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Dunloggin efforts to improve health of Chesapeake Bay gain national recognition

Howard County Board of Education Chair Ellen Flynn Giles takes a photo of oyster spat being raised by Dunloggin Middle School students.
Howard County Board of Education Chair Ellen Flynn Giles takes a photo of oyster spat being raised by Dunloggin Middle School students. (By Blair Ames, Baltimore Sun Media Group)

The efforts of Dunloggin Middle School students to help improve the health of the Chesapeake Bay have received national recognition.

The Center for Green Schools at the U.S. Green Building Council announced Wednesday that Dunloggin's Oyster Gardeners have received one of the 2014 Best of Green Schools awards. 

The award recognizes 10 individuals, institutions, projects and events representing the best environmental efforts in schools across the country this year. The Dunloggin Oyster Gardeners are being recognized in the Student Leadership category.

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The Dunloggin project began two years ago following a field trip to the Chesapeake Bay Foundation where students found only one live oyster while performing a dredge across an oyster reef.

From there, students decided to take action and over the past three years, Dunloggin students have cared for relocated almost 12,000 oyster spat — an aid to filtering bay nutrients — as part of an initiative to help clean the Chesapeake Bay.

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The students have partnered with Kentmorr Marina on the Eastern Shore placing cages in the water off its docks. Every two weeks throughout the year, students and their parents visit the cages to provide care for the baby oysters.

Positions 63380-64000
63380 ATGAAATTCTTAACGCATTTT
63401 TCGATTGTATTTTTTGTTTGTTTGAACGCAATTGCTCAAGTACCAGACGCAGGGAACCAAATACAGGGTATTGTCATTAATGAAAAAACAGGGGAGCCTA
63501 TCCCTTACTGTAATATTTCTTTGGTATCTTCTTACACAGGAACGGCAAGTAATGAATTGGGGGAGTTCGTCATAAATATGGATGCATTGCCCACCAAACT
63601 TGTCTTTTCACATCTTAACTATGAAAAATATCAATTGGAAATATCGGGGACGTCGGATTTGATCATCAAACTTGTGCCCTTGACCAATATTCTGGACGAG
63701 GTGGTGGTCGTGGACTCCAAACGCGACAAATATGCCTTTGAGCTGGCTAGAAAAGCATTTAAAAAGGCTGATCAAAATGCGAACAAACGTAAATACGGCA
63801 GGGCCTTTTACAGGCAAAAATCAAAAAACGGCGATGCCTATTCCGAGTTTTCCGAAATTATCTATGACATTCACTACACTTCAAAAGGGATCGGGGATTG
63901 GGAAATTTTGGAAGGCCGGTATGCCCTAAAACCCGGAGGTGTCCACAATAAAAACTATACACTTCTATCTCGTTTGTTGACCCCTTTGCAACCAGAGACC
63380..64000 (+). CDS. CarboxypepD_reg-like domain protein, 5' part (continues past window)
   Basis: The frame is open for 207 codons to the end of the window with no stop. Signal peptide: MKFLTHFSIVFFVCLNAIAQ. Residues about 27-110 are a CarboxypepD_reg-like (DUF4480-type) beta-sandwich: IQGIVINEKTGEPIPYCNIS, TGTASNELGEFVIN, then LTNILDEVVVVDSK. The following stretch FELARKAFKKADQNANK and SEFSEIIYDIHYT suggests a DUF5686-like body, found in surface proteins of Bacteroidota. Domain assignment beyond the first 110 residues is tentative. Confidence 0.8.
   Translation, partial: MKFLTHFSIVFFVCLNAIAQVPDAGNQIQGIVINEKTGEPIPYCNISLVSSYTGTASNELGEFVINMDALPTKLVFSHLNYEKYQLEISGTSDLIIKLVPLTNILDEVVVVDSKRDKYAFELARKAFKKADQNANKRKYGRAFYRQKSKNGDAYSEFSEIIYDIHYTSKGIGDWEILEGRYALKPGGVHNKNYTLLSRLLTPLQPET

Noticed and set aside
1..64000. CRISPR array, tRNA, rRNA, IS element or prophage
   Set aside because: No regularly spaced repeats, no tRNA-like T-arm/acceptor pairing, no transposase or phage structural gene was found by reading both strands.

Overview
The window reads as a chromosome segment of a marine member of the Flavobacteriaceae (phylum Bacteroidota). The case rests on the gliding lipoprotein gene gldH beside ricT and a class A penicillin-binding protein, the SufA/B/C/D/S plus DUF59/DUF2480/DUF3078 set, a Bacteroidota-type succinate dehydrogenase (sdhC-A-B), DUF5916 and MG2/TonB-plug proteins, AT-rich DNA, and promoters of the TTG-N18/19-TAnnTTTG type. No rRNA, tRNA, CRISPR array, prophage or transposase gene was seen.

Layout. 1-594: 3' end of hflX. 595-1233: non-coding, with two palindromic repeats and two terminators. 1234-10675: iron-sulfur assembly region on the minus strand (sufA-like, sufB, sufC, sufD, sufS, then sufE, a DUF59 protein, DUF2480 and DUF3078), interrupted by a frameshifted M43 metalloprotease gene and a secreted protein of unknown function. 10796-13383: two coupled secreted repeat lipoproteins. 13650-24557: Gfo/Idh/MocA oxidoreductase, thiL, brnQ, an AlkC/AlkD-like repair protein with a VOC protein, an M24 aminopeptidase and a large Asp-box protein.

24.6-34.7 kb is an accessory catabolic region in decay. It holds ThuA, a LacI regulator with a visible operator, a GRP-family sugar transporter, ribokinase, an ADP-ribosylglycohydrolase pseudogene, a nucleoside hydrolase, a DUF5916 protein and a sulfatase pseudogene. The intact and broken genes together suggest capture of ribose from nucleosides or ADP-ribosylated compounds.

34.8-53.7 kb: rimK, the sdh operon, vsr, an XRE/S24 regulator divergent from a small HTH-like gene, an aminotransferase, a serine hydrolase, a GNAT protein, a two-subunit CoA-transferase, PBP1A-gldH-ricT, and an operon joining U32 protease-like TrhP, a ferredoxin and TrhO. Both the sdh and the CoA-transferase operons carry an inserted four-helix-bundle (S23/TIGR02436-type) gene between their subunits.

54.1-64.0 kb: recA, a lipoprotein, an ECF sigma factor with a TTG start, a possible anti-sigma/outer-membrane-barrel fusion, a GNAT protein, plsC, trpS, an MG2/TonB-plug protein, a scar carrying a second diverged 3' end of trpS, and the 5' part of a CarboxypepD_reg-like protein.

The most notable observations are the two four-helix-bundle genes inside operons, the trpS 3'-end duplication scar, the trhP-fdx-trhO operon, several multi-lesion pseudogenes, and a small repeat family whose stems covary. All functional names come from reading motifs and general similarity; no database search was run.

Rachel Gutter, Director of the Center for Green Schools, called Dunloggin's program an "incredible example of a hyperlocal effort that is having an impact, a ripple effect on the entire community and across the entire state."

Gutter added that Dunloggin students are examples of "sustainability natives in action."

"These are students who intuitively make decisions to use what they need, as opposed to what they can," she said. "They're systems thinkers and they're solutions oriented, so they feel empowered to go out in their communities and actually drive change."

Dunloggin Principal Jeffrey Fink lauded his students' recognition, crediting them for their hard work to make a difference on a state level.

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"What they're doing is inspiring," Fink said. "It's incredible to see how empowered these kids are in keeping this project going." 

The recipients of the Best of Green Schools 2014 will receive recognition throughout the year from the U.S. Green Building Council, as well as access to the Green Classroom Professional Certificate Program, a tool to help school staff and educators identify what supports or impedes healthy, resource efficient and environmentally sustainable learning spaces.

Dunloggin is a national Green Ribbon School, a recognition that honors schools' commitments to reduce environmental impact and costs, improve the health and wellness of staff and students, and provide environmental education.

In October, the Oyster Gardening Club was highlighted for federal and state officials during the U.S. Department of Education's second annual Green Strides Best Practices Tour of Green Ribbon Schools around the country. Dunloggin was one of three Maryland schools on the tour.

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